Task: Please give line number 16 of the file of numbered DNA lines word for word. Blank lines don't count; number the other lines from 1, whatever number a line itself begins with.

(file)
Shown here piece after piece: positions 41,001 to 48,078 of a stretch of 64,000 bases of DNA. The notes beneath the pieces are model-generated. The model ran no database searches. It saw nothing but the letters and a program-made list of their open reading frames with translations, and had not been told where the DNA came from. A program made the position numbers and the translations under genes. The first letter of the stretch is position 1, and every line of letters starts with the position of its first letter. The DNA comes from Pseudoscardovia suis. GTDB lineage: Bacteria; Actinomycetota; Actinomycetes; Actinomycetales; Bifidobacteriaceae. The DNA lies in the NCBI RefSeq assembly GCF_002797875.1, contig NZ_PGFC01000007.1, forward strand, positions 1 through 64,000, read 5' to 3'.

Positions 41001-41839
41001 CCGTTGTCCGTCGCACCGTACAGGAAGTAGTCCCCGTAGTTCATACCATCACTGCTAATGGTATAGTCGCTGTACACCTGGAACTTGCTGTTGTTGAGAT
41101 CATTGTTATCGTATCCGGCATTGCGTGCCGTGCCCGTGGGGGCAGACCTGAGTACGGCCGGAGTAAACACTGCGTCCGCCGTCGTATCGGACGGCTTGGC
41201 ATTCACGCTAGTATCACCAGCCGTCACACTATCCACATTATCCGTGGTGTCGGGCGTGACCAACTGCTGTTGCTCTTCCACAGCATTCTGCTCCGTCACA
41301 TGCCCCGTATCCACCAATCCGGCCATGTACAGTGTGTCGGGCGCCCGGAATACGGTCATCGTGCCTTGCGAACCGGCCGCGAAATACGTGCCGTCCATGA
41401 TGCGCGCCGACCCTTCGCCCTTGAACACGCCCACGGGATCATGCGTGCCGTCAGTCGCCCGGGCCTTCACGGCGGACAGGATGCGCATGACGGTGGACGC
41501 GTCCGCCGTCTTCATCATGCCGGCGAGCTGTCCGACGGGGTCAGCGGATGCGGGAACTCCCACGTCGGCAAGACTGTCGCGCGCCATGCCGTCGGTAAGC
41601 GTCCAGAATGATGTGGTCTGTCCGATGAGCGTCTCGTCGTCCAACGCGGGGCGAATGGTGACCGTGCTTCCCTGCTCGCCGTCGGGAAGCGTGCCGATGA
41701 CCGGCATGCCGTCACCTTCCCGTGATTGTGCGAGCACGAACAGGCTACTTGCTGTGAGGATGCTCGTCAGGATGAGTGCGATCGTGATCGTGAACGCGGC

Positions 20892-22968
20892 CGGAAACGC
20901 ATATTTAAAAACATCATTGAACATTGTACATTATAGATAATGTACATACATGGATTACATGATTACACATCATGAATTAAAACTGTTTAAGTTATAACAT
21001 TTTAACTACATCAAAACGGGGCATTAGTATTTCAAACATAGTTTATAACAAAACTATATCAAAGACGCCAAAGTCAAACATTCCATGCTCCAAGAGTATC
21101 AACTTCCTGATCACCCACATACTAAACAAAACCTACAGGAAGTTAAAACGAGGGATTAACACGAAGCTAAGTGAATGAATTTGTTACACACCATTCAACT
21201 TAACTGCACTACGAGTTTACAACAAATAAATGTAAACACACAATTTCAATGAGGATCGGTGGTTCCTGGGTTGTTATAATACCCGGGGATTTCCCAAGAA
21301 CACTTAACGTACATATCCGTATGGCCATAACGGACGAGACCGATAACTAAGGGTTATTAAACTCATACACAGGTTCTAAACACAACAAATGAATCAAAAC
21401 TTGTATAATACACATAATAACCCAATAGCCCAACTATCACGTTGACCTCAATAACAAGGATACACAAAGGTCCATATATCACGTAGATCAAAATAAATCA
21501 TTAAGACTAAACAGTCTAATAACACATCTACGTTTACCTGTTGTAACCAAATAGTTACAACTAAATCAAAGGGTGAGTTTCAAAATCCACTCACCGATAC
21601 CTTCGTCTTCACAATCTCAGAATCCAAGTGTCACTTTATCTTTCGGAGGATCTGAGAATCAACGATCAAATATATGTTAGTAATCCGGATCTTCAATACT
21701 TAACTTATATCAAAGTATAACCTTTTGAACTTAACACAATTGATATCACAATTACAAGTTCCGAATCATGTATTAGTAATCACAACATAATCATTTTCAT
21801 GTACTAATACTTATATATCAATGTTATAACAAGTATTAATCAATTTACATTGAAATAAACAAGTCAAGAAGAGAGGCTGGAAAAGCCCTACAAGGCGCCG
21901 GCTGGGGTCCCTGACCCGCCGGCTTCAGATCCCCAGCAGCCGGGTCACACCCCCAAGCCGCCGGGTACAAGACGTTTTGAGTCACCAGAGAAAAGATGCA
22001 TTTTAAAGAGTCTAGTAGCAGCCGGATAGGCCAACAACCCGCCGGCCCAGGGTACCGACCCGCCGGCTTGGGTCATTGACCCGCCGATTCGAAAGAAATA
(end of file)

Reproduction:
21201 TAACTGCACTACGAGTTTACAACAAATAAATGTAAACACACAATTTCAATGAGGATCGGTGGTTCCTGGGTTGTTATAATACCCGGGGATTTCCCAAGAA